Singer, composer, song leader and recording artist Noah Aronson and award-winning pianist and composer David Schlossberg will perform in a benefit concert, Together in Song, to support Israel on Saturday, Dec. 2 at 7:30 p.m. at Anshe Emeth Memorial Temple in New Brunswick. The concert is being sponsored by Anshe Emeth, Jewish Federation in the Heart of New Jersey and the synagogues of Middlesex County.
Aronson has been active in Jewish music about 20 years and his music in sung in communities and summer camps around the world. He tours internationally performing and leading “music-driven” experiences and has released numerous albums. His latest, released in September, is “Close to the Fire,” a collection of personal prayers and reflections intended to deepen spiritual practice. Earlier this year an anthology of Aronson’s original music containing 40 songs and teaching videos for Shabbat worship was published. Additionally, he hosts the BeMajor podcast series, interviewing fellow artists and wellness practitioners about the intersection of wellness and creativity.
Schlossberg, a Monroe resident known locally as “Piano Dave,” performs with the Highland Park-based klezmer group, Tsu Fil Duvids (Too Many Daves) and is an accompanist to many area groups including: Makhelat Hamercaz, the Jewish community choir of central New Jersey; New Jersey Cantors Concert Ensemble; Kol Dodi, Jewish Community Choir of MetroWest; and Kol Emet Choir of Anshe Emeth. He also serves as musical director for the music theatre program of Middlesex County Arts Middle School. Additionally, Schlossberg is also collaborative keyboard artist and accompanist at all services, concerts and special events at Anshe Emeth. His Jewish liturgical music has won many awards and he has released many albums.
Minimum donation of at least $18 will go toward federation’s Israel Emergency Relief Fund. To purchase tickets go to https://jewishheartnj.ticketspice.com/2023-together-in-song-concert.
For information contact Cantor Mark Stanton at (732) 545-6484 or email@example.com.
German historian Karina Urbach will explore how she reclaimed her grandmother’s recipes, which had been coopted by the Nazis, in a virtual program, Monday, Dec. 4 at 1 p.m. presented by Rutgers University’s Allen and Joan Bildner Center for the Study of Jewish Life.
During the annual Raoul Wallenberg Lecture, funded by Leon and Toby Cooperman, Karina Urbach will detail how she set out 80 years later to seek the truth about how those recipes of her grandmother, who was a renowned chef and cookbook writer in Vienna who fled to England in 1938, were appropriated. When Alice Urbach returned to Vienna in the late 1940’s she discovered her bestselling cookbook has been Aryranized and published under a non-Jewish name.
Currently a senior research fellow at the Institute of Historical Research at the University of London, Karina Urbach’s book, Alice’s Book: How the Nazis Stole My Grandmother’s Cookbook, has been translated into six languages and made into an award-winning documentary for German television. She previously spent six years at the Institute for Advanced Study in Princeton.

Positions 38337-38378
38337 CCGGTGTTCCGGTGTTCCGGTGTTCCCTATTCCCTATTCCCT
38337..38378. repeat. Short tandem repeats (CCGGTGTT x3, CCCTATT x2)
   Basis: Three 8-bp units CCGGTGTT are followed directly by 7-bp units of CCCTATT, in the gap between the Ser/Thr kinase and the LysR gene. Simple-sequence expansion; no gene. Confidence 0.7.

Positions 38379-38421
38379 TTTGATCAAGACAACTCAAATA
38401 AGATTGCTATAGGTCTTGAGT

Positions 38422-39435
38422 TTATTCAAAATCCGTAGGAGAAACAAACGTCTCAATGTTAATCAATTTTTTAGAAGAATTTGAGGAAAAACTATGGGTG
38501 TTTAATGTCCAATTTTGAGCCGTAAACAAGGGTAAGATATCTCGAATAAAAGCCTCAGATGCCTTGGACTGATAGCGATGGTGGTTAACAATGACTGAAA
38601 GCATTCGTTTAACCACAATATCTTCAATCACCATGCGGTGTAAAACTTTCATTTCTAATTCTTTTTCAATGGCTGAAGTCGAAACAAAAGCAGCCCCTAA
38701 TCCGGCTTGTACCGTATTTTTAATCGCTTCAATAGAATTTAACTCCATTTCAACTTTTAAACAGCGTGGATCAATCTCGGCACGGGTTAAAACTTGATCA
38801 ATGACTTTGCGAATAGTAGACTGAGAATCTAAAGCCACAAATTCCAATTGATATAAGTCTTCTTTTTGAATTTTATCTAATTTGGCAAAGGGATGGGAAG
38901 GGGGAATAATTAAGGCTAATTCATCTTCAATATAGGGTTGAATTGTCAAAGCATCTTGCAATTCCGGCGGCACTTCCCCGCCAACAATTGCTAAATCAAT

The program is free but registration is required at https://bildnercenter.rutgers.edu/events/upcoming-events/icalrepeat.detail/2023/12/04/116/-/how-the-nazis-stole-my-grandmothers-cookbook .
For more information go to: bildnercenter.rutgers.edu.
The Jewish Federation in the Heart of New Jersey will hold its 2023 annual meeting, Join Us in Unity and Hope, on Thursday, Dec. 14, the last night of Hanukah, at 7 p.m. The meeting will be held in Monroe with exact location provided only after required registration.
The meeting will feature an insider’s view of the way the community builds connections to foster a vibrant Jewish future and will highlight how community partners have come together to find joy in Jewish life despite the urgency of the moment.
Those attending will hear about the many accomplishments and ways federation is supporting Jewish communities locally and abroad through challenges posed by the rise in antisemitism, economic hardship and the humanitarian crisis and devastation to Jewish communities caused by war and terrorism in Ukraine and Israel.
The program is free and kosher light pareve desserts will be served. To register go to:
For information, contact Lisa Karasic at (732) 588-1800 or firstname.lastname@example.org.
Ocean Township resident Zac Levy set out at age 16 on a year-long quest at homeless shelters and soup kitchens to understand the causes of homelessness and ways to assist the less fortunate. As part of his efforts he organized a winter clothing drive and launched Project Unhoused, a homelessness prevention initiative, and has authored a book, Project Unhoused. Available on Amazon, all the profits from sales are being donated to assist the homeless across America.
On Sunday, Dec. 17 at 9:30 a.m. Levy will appear at Temple Beth Miriam in Long Branch at a Breakfast with the Rabbi sponsored by the synagogue’s social action/social justice committee.
Levy is a graduate of the Rutgers University QuarkNet Program in particle physics and quantum computing and works in the lab of Professor David Tank at Princeton University, conducting research in the field of neuroscience and biophysics.
The program is free. For information go to https://templebethmiriam.org or